During the reign of Charles II the elegant columns which had dominated the church were covered with 8-foot oak wainscotting. Repairs to the east end of the church took place in 1707, and the exterior of the north and east sides was repaired in 1737.[64] Some further repairs took place in 1811, but the main restoration happened in 1837, when Robert Smirke restored the south side and removed most of the wainscotting. This was followed with more repairs in 1845, which lowered the floor to its original height, removed ugly whitewash which had been added a century earlier and led to the discovery of a marble piscina at the east end.[65]

All of this work was destroyed on 10 May 1941 during the Second World War when firebombs gutted the church.[66][67] Over the next decade the church was restored, and it was reconsecrated in 1954 by the Archbishop of Canterbury.[68]

The Master of the Temple has a unique title in the Church of England, being entitled "the Reverend and Valiant" Master of the Temple ("valiant" as being in succession to the Knights of old).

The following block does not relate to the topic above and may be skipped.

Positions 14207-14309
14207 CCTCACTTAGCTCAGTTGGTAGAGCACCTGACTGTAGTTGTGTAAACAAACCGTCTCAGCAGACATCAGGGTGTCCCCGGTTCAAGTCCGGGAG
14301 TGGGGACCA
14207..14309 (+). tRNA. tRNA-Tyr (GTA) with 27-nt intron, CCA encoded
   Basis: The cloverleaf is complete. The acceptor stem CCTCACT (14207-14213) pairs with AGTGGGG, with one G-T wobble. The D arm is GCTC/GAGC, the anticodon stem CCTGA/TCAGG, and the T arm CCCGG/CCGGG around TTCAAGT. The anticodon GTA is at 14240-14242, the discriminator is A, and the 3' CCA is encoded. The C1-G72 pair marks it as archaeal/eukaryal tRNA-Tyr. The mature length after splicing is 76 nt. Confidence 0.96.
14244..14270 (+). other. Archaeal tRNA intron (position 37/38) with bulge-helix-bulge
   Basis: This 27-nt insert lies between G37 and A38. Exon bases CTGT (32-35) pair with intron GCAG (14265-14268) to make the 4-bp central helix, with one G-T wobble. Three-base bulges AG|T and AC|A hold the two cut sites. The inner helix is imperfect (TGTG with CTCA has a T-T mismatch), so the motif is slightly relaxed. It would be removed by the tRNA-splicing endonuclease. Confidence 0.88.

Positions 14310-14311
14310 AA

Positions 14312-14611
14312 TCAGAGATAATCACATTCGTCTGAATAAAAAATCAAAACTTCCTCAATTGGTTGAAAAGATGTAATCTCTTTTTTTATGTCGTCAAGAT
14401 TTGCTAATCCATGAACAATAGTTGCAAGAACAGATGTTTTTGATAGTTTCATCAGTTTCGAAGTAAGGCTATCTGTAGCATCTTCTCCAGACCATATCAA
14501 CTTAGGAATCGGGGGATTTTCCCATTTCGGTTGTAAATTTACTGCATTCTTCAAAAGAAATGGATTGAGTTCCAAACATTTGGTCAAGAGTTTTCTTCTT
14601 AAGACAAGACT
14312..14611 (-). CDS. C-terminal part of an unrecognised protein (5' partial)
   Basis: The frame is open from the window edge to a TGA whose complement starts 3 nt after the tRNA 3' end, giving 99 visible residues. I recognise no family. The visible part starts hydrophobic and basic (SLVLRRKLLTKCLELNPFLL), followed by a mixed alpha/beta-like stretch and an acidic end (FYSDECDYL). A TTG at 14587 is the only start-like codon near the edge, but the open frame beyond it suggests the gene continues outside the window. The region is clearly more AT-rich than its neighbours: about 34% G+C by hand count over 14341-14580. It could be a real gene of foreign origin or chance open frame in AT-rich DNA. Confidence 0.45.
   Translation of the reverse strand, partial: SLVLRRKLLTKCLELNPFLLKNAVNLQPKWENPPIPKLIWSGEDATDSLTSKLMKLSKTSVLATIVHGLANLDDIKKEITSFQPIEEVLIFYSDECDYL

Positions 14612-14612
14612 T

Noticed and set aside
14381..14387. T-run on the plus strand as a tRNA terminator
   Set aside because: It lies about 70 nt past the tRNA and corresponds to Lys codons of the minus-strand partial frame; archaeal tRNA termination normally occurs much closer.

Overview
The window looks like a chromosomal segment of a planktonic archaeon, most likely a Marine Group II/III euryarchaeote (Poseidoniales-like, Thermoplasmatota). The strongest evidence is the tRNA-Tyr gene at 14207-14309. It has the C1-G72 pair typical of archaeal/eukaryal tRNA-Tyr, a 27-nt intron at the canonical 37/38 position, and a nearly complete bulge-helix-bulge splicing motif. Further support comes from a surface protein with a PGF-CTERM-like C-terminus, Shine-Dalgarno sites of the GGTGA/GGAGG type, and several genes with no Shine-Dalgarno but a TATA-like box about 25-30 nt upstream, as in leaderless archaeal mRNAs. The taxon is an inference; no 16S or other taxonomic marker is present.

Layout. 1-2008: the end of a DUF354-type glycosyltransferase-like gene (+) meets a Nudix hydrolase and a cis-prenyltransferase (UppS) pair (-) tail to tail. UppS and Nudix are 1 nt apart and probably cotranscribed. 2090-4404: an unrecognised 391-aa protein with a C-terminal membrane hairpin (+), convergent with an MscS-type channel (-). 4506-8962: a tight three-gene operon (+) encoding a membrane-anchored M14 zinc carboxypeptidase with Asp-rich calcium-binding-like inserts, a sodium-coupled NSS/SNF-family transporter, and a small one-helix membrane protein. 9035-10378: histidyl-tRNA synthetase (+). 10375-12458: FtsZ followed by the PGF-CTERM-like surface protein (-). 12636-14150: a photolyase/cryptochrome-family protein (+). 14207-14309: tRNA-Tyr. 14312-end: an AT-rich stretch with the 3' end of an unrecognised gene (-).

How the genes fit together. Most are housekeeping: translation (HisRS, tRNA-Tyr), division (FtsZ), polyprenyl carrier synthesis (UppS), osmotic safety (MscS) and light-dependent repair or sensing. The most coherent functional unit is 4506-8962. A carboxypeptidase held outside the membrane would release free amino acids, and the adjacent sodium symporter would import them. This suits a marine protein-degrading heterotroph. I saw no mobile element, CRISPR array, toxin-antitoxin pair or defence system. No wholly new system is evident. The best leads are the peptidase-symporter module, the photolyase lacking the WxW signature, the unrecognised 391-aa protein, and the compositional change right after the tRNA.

Outside links

("Wikimedia Commons" has material
about Inner Temple)


  1. 1.0 1.1 Fletcher (1901) p. xliv
  2. Pearce (1848) p.213
  3. 3.0 3.1 3.2 3.3 3.4 3.5 3.6 Baker, John. "Inner Temple History – Introduction – Part I". Inner Temple. Retrieved 8 November 2009. 
  4. Douthwaite (1886) p.2
  5. Ringrose (1909) p.2
  6. 6.0 6.1 Watt (1928) p.133
  7. Pearce (1848) p.214
  8. Pearce (1848) p.217
  9. Pearce (1848) p.218
  10. Pearce (1848) p.219
  11. 11.0 11.1 Axton (1970) p.365
  12. Axton (1970) p.368
  13. Holdsworth (1921) p. 207
  14. Holdsworth (1921) p. 208
  15. Pearce (1848) p.234
  16. Pearce (1848) p.235
  17. Pearce (1848) p.232
  18. Pearce (1848) p.236
  19. Pearce (1848) p.237
  20. 20.0 20.1 Baker, John. "Inner Temple History – Introduction – Part 2". Inner Temple. Retrieved 24 November 2009. 
  21. British Medical Journal (1994) p.74
  22. 22.0 22.1 Rider, Clare. "Phoenix from the Ashes: The Post-War Reconstruction Of The Inner Temple". Inner Temple. Retrieved 24 November 2009. 
  23. Rider, Clare. "Phoenix from the Ashes: The Post-War Reconstruction Of The Inner Temple – 2". Retrieved 24 November 2009. 
  24. Rider, Clare. "Phoenix from the Ashes: The Post-War Reconstruction Of The Inner Temple – 3". Retrieved 24 November 2009. 
  25. 3 Serjeant's Inn History
  26. 26.0 26.1 Baker, John: Inner Temple History – Pegasus
  27. Pearce (1848) p.220